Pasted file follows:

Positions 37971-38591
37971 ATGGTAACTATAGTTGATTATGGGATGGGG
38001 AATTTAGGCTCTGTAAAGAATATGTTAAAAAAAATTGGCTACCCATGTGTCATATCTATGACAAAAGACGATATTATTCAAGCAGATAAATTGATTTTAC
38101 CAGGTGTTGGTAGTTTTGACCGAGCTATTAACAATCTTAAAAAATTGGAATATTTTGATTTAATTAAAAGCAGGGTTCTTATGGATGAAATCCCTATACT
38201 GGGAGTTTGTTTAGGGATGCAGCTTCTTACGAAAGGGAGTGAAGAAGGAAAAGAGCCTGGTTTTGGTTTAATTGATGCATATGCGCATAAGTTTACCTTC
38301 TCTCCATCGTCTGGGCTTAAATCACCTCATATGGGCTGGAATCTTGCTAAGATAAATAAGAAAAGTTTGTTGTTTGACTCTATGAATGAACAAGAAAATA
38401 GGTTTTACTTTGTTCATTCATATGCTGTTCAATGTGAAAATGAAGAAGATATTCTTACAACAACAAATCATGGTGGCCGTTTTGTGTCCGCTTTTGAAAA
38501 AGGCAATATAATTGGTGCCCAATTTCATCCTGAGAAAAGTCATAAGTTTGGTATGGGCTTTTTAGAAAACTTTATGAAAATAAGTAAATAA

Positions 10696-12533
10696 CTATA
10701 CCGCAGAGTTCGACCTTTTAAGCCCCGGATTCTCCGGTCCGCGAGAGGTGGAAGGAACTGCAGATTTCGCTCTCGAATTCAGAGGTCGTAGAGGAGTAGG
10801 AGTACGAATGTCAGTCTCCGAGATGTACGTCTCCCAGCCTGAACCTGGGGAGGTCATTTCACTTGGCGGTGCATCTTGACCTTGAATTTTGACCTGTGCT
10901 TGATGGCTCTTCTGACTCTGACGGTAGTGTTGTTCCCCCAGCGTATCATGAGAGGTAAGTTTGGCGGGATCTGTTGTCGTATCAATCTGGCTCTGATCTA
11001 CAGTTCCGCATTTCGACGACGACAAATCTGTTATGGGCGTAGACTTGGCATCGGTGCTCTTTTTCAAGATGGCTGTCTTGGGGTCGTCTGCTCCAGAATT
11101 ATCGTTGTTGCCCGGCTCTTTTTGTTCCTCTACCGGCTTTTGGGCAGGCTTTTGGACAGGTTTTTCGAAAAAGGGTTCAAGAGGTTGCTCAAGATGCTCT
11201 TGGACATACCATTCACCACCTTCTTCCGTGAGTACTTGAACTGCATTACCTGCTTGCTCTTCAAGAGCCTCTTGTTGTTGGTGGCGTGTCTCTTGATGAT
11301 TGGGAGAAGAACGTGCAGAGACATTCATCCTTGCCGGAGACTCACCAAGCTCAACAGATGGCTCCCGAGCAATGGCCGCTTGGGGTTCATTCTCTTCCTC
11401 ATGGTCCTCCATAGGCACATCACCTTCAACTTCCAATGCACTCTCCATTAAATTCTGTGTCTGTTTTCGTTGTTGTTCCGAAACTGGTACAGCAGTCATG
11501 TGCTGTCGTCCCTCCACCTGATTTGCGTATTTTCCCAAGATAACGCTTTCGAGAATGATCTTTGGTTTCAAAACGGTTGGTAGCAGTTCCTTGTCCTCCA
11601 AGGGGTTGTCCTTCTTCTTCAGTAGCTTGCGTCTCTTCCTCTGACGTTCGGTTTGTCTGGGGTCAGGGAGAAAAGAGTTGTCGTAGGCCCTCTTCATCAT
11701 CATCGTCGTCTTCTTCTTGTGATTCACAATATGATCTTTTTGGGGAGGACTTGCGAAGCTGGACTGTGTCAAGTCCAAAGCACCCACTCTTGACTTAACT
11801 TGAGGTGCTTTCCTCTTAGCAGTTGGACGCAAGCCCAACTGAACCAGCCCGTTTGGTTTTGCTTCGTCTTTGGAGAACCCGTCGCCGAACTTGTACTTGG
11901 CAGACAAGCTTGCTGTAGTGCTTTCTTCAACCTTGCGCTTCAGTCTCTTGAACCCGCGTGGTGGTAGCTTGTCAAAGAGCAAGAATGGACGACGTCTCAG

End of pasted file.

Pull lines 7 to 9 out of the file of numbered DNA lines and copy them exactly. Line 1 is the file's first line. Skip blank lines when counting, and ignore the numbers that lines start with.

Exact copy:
38401 GGTTTTACTTTGTTCATTCATATGCTGTTCAATGTGAAAATGAAGAAGATATTCTTACAACAACAAATCATGGTGGCCGTTTTGTGTCCGCTTTTGAAAA
38501 AGGCAATATAATTGGTGCCCAATTTCATCCTGAGAAAAGTCATAAGTTTGGTATGGGCTTTTTAGAAAACTTTATGAAAATAAGTAAATAA

Positions 10696-12533